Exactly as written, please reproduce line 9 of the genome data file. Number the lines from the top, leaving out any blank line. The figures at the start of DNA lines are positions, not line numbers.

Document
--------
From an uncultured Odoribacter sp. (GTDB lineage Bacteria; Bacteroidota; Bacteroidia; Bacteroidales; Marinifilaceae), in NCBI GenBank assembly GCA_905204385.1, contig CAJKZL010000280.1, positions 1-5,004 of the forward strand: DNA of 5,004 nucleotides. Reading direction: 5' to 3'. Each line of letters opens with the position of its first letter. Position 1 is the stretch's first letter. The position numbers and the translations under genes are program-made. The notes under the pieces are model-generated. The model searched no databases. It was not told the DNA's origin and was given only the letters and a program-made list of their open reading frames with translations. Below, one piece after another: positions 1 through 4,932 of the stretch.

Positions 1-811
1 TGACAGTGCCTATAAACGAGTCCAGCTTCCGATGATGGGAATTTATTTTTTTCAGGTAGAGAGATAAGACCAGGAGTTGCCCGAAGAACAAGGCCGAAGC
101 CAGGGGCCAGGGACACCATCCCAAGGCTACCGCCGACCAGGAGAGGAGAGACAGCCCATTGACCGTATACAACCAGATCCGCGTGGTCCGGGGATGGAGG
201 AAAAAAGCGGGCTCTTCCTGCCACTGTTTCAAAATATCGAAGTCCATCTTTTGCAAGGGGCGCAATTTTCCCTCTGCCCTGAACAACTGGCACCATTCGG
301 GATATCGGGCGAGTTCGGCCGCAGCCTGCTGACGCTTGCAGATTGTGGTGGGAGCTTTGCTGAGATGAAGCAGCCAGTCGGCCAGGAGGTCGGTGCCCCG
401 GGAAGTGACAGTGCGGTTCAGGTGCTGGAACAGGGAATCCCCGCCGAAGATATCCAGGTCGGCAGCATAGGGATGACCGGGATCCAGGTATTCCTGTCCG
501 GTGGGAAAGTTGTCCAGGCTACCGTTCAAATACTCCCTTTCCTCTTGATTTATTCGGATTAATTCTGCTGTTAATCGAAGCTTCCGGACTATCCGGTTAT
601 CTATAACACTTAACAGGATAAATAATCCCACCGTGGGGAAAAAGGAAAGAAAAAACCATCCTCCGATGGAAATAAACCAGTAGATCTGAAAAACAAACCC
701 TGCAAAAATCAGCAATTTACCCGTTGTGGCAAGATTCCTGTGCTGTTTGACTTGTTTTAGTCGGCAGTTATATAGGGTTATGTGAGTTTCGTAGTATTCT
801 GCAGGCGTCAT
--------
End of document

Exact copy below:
601 CTATAACACTTAACAGGATAAATAATCCCACCGTGGGGAAAAAGGAAAGAAAAAACCATCCTCCGATGGAAATAAACCAGTAGATCTGAAAAACAAACCC